Susan Loone, Jul 14, 10@ 12:47pm (www.malaysiakini.com)
When Yong Vui Kong, a 22 year old Malaysian on death row in Singapore, was sentenced to the mandatory death penalty for drug trafficking in 2009, little did he know that he would be at the centre of a constitutional issue in the republic.
The question which may eventually decide whether Yong (pictured with his mother) will face the gallows or have his sentence commuted to life, is whether his clemency process has been flawed by the cabinet’s alleged interference in his case.
Yong’s lawyer M.Ravi said that the only way in which the constitution can be observed is for the president to peremptorily pardon him in order to “assuage the gross procedural and substantive improprieties that have taken place in this case”.
“The president must now pardon my client or the court must grant my client’s application for judicial review where there has not been and cannot be a proper clemency process,” he said, when asked to comment on Singapore Law Ministry’s rebuttal of his claims.
“The cabinet’s exercise of the president’s constitutional prerogative amounts to a usurpation of the president’s clemency powers conferred on him expressly under Article 22P of the constitution,” he added.
Stay of execution
President SR Nathan rejected Yong’s petition in December last year, when Yong was scheduled to hang, but his lawyer has managed to obtain a stay of execution pending the clemency appeal.
Yong is racing against time to commute his sentence to life as the appeal period ends next month.
Ravi (right) said the Law Ministry took the opportunity to further prejudice his client’s clemency process by highlighting “prejudicial information” based on charges that were never brought against him.
Ravi, who is representing Yong on a pro-bono basis, said the cabinet had clearly intended to reject his client’s clemency petition even before it has been filed.
“The consequence of these statements (by Law Minister K. Shanmugam) is that there has been an egregious breach of the constitution as the president, not the cabinet, is supposed to make clemency petition decisions,” he said.
“A cabinet minister and his ministry have made public statements referring to my client by name, evincing a plain desire that he be executed regardless of the clemency process,” he added.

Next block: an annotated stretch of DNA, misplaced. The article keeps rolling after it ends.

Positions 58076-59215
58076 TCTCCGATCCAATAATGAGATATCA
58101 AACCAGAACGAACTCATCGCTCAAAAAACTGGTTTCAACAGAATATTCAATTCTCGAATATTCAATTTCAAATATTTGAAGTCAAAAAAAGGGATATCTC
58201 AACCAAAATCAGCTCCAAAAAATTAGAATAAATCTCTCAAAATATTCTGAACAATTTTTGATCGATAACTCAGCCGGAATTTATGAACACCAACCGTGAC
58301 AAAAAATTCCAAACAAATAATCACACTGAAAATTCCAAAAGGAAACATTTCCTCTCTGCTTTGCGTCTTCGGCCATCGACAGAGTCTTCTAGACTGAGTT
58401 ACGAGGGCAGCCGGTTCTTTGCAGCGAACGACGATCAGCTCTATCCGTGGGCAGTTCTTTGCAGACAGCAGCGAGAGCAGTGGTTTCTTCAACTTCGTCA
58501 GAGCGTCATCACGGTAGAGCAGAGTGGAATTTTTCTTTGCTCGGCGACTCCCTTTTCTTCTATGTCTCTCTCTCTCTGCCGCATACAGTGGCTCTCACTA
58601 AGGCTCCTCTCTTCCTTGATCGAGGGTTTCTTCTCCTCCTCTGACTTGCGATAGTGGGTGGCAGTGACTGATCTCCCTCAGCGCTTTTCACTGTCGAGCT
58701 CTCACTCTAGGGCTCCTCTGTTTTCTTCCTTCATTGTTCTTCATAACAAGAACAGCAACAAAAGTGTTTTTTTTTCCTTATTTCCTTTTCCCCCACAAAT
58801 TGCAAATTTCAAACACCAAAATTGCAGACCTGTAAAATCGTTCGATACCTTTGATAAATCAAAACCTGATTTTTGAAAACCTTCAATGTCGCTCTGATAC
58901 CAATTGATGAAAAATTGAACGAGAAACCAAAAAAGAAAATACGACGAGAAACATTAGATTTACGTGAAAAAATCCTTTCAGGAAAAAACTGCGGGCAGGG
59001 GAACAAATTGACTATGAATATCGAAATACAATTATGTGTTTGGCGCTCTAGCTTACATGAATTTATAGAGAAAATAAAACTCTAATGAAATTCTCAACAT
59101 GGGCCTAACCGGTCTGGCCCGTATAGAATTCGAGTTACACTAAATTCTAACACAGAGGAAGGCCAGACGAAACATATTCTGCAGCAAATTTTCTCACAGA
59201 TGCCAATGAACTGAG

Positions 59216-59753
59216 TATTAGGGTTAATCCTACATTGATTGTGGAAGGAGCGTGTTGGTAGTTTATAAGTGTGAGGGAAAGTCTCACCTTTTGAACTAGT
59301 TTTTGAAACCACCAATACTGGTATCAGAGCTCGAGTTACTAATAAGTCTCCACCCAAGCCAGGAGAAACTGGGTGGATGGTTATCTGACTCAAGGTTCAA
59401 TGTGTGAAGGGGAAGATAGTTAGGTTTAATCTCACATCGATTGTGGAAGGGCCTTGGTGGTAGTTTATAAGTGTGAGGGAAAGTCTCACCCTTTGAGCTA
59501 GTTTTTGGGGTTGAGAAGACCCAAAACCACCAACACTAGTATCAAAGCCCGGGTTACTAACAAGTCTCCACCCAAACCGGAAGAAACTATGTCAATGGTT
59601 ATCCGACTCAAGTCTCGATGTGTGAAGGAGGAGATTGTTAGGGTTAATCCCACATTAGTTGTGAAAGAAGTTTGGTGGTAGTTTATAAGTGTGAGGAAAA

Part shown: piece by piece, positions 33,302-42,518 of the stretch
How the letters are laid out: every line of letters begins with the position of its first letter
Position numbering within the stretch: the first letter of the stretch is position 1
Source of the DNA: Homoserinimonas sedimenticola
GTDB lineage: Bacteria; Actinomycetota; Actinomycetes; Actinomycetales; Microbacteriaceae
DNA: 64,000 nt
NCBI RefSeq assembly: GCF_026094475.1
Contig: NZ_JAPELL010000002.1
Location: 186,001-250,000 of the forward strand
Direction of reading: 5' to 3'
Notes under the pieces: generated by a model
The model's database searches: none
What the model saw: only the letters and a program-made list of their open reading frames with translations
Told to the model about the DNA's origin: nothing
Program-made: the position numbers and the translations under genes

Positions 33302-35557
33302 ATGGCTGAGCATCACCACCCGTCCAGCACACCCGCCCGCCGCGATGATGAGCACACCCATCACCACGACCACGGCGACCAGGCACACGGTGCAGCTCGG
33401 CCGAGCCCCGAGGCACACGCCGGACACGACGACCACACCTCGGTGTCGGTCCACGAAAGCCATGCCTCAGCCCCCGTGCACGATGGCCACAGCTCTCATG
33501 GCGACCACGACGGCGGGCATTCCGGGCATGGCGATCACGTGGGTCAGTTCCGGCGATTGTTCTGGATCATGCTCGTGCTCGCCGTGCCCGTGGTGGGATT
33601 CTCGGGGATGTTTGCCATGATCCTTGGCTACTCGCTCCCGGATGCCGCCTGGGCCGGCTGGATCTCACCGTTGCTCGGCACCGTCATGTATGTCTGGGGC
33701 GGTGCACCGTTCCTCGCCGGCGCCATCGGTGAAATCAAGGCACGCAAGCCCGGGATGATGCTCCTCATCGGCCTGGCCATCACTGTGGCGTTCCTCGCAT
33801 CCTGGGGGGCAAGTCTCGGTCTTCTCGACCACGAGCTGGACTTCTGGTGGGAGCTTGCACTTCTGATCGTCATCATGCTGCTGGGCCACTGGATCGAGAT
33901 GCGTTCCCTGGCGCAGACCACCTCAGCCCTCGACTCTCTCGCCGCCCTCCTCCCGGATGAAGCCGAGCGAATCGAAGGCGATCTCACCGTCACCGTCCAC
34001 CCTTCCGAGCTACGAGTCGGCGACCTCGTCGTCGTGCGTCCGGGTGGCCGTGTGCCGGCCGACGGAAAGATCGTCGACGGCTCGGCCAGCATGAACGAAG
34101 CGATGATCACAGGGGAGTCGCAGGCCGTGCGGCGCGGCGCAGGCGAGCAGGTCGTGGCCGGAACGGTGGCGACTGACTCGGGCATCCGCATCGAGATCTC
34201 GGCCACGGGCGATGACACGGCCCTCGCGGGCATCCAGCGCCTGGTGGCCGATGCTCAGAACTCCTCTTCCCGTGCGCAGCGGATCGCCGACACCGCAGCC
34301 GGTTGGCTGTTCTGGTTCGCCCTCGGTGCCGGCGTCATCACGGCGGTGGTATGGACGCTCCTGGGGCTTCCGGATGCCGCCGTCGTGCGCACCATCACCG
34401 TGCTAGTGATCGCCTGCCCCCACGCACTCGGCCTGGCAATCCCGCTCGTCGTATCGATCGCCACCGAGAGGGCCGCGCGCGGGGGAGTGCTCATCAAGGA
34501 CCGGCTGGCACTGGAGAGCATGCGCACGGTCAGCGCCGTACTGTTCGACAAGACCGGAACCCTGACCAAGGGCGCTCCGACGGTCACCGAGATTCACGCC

“The crux of the issue is that it is clear that the cabinet cannot play any further role in the clemency process as it has obviously prejudged Yong’s case,” he stressed.
At a public event on May 9, Shanmugam stated that “lf Yong escapes the death penalty, drug barons will think the signal is that young and vulnerable traffickers will be spared and can be used as drug mules”.
According to the lawyer, the remarks were widely reported in the Singaporean media.
Last week, Shanmugam maintained in a statement via the Singapore High Commission in Malaysia that his comments were justified as the government’s policy is a “matter of public importance”.
He claimed that Ravi was inaccurate in attributing to him statements which he did not make.
Plea for clemency
Recently, Foreign Minister Anifah Ahmad said he will be writing to the Singapore government to plead for Yong’s clemency but the republic has yet to receive a letter from Malaysia.
Meanwhile, Ravi is also challenging the cabinet on Attorney-General Walter Woon’s statement that “although in theory it is the president who exercises the prerogative of mercy, in fact it is the cabinet that makes the decision”.
Ravi added that Woon made this submission in the Court of Appeal and the AG, unrebutted, also said that “The president does not have discretion in this matter”.
“This flies directly in the face of the constitution which confers the power of clemency on the president himself, and clearly states that cabinet’s powers are only to advise the president on the exercise of the prerogative,” said Ravi.
“This revelation is startling as clemency petitions are submitted to the president on the assumption that the constitution is followed in letter and spirit,” he added.